Here is the Power Point slide indicated by tanglethis.
Nonsexual transmission of HPV does occur. I do not know what the portion of HPV is transmitted nonsexually. I think the great majority of HPV is transmitted sexually. But clearly the situation involving children with genital warts, which is always a very difficult situation, lends evidence to the concept that HPV can be nonsexually transmitted. We have one very small study to look at which is depicted on the slide. But what it shows is that in a small group of children in Seattle, 26 children with external genital warts after a full investigation, only 5 of those children were found to be sexually abused. And so again, this tells us that in the case of children with genital warts at least, nonsexual transmission appears to be rather common. In adults I think it is less common than sexual transmission, but again I think it still occurs. I do not think that HPV is like chlamydia or trichomoniasis, which are exclusively sexually transmitted.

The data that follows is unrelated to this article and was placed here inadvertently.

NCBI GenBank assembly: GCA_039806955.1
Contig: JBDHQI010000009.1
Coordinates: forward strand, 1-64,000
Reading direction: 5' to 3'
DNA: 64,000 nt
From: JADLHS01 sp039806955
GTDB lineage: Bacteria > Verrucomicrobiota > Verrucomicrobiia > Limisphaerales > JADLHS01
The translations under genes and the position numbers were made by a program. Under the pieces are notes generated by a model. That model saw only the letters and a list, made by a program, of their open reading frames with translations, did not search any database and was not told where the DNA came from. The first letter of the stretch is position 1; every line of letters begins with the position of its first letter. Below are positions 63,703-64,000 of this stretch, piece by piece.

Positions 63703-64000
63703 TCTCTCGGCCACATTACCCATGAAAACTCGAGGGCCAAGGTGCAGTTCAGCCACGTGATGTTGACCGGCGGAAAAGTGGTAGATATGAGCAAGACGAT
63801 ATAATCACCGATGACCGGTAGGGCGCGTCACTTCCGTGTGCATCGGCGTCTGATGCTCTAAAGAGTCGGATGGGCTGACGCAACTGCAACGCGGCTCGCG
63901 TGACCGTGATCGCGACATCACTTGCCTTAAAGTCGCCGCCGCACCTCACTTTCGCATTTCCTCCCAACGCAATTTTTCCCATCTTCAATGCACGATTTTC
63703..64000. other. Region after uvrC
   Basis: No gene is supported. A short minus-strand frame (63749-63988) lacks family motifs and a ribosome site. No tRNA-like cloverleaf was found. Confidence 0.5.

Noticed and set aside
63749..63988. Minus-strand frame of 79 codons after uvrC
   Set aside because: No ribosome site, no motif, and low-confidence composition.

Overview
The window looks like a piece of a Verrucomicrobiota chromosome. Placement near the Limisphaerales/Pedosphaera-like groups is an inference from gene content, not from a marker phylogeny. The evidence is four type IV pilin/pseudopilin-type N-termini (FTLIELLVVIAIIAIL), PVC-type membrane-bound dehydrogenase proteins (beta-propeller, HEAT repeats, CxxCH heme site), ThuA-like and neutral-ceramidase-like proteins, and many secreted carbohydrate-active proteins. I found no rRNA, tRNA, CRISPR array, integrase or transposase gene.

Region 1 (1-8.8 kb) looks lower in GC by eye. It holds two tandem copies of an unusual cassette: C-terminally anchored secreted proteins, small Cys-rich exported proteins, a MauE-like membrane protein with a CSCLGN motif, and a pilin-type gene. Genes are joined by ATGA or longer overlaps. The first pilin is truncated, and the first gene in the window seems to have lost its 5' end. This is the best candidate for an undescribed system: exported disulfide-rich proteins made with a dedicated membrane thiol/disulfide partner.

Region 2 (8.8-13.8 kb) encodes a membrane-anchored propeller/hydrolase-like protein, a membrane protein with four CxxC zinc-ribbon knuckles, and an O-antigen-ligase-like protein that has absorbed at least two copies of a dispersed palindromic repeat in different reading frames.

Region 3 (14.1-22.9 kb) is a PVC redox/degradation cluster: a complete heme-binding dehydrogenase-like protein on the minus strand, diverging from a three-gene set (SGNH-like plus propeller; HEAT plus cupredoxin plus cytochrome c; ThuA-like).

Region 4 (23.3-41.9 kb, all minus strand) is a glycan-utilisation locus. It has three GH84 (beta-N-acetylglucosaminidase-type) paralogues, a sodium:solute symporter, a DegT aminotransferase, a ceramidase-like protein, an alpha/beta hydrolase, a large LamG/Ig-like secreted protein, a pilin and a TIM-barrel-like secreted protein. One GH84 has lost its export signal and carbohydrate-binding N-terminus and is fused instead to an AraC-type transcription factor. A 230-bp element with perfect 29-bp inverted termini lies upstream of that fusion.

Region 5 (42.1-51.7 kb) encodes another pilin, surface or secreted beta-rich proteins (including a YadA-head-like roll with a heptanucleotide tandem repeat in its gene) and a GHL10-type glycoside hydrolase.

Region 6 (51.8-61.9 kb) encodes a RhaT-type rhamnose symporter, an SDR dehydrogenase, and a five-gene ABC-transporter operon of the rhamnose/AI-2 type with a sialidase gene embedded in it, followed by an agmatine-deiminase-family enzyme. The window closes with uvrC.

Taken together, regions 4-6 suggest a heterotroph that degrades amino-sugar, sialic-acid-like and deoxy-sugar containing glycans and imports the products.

Besides the fact that it’s full of “I think’s” and “I do not think’s,” I’ll grant the point that HPV could be transmitted non-sexually. I doubt tanglethis would appreciate a concession that the HPV vaccine should be available to those who do not get it sexually.
The larger point is this, as I wrote in my comments on the previous post–and I will try to be as clear as possible about my position: we love to do ethics in the margins. But if there are no ethical standards about the vast majority of our everyday experience, it’s pretty much garbage what anyone thinks about the “exceptions.” Exceptions to what? Oh, that’s right, I don’t have an ethical standard outside my own head, so I make up my “ethics” as I go. Fine. But don’t argue with me about exceptions unless you have a rule from which exceptions really are exceptions. What is the rule here? “We must protect all women from all diseases all the time”? Or is it, “We must protect sexually active children and adults from the consequences of their actions”?
Once again, I do not think this or any other vaccine or inoculation should be outlawed. The point is not that we should ignore the hypothetical (or even the not-so-hypothetical) women in the margins, but that you can’t do ethics for the exceptions unless you’ve got ethics for the rule. Thus, tanglethis and I will not ever agree on this issue, because we have different starting points and we’re working from different narrative structures.
Thanks for the conversation.